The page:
The Berry Site

History

The Berry site is a large Native American town that was occupied from about A.D. 1400-1600.  Archaeologists have identified the site as the town of Joara, which was visited by the Hernando de Soto expedition in 1540 and the Juan Pardo expedition in 1567.  In 1566, Captain Juan Pardo and his army departed Santa Elena (on modern-day Parris Island, South Carolina) to claim the interior of southeastern North America for Spain.  Pardo built Fort San Juan at the native town of Joara in 1567, making it the earliest European settlement in the interior of what is now the United States.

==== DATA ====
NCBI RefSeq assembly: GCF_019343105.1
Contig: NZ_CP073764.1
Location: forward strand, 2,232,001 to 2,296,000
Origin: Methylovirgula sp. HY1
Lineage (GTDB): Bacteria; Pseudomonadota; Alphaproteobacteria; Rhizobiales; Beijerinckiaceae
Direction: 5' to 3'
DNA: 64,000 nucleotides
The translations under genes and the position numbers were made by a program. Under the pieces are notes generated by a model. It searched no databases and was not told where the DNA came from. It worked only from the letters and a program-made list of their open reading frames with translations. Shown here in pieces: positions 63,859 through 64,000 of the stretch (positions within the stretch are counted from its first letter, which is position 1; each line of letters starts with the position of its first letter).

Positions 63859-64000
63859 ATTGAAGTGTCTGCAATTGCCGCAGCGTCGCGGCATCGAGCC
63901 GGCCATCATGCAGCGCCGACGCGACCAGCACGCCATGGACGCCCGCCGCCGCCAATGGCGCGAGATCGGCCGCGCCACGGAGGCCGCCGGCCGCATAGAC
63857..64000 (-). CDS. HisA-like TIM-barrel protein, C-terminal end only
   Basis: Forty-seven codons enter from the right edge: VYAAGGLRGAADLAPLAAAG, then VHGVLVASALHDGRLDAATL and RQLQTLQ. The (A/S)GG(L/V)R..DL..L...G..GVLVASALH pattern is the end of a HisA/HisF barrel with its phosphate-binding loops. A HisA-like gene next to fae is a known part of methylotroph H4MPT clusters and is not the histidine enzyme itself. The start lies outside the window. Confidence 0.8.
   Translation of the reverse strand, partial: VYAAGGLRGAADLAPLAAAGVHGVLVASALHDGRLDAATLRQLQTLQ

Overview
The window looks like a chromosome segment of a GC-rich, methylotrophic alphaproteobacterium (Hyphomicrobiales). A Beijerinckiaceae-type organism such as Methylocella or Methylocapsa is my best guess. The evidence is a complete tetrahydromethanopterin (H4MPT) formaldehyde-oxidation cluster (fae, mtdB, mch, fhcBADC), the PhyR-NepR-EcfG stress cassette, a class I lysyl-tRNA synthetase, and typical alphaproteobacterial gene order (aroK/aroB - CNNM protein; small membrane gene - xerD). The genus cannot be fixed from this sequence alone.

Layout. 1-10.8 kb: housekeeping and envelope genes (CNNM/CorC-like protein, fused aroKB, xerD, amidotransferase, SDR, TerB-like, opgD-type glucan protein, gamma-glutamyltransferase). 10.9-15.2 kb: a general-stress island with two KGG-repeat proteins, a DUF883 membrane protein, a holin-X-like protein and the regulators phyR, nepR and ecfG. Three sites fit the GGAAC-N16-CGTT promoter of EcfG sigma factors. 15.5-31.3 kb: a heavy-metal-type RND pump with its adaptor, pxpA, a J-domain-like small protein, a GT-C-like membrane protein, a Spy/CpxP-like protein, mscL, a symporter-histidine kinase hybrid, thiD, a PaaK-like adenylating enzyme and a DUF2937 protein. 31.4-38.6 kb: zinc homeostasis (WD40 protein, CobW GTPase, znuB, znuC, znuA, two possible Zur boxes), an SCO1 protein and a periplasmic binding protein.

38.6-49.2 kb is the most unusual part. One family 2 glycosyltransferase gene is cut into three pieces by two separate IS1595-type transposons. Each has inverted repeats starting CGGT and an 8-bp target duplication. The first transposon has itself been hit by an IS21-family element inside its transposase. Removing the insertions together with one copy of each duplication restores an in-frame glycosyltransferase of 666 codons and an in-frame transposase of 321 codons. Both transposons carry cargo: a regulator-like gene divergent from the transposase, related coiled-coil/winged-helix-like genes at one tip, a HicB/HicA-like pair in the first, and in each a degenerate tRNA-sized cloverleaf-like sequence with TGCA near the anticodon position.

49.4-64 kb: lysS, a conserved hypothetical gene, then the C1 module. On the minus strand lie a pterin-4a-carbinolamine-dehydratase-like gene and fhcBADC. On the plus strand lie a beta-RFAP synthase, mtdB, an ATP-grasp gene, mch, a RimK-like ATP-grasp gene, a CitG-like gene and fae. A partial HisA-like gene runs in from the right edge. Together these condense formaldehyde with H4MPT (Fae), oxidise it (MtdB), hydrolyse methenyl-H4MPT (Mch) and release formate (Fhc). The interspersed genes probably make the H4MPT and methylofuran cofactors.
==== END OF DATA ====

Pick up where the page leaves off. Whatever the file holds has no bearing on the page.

Spanish soldiers lived at Fort San Juan from January 1567 until about the spring of 1568.  In June, relations between the Spaniards and the native peoples of Joara ended tumultuously, and the fort was burned and destroyed.

Join us

The Native American settlements visited by de Soto and Pardo and the forts built by Pardo are national and international treasures.  They are witnesses to American and world history.  They cannot be replaced.  Help the Exploring Joara Foundation to unearth the forgotten past by becoming a member or donating today!

Archaeological fieldwork is conducted annually at the Berry site in Morganton, NC.  The Exploring Joara Foundation partners with researchers at the Berry site to offer summer camps and other educational opportunities to the public. 

Additional Information

For more information, please visit http://www.warren-wilson.edu/~arch/berrysite.  To read papers and presentations about the Berry site, visit http://www.warren-wilson.edu/~arch/papers.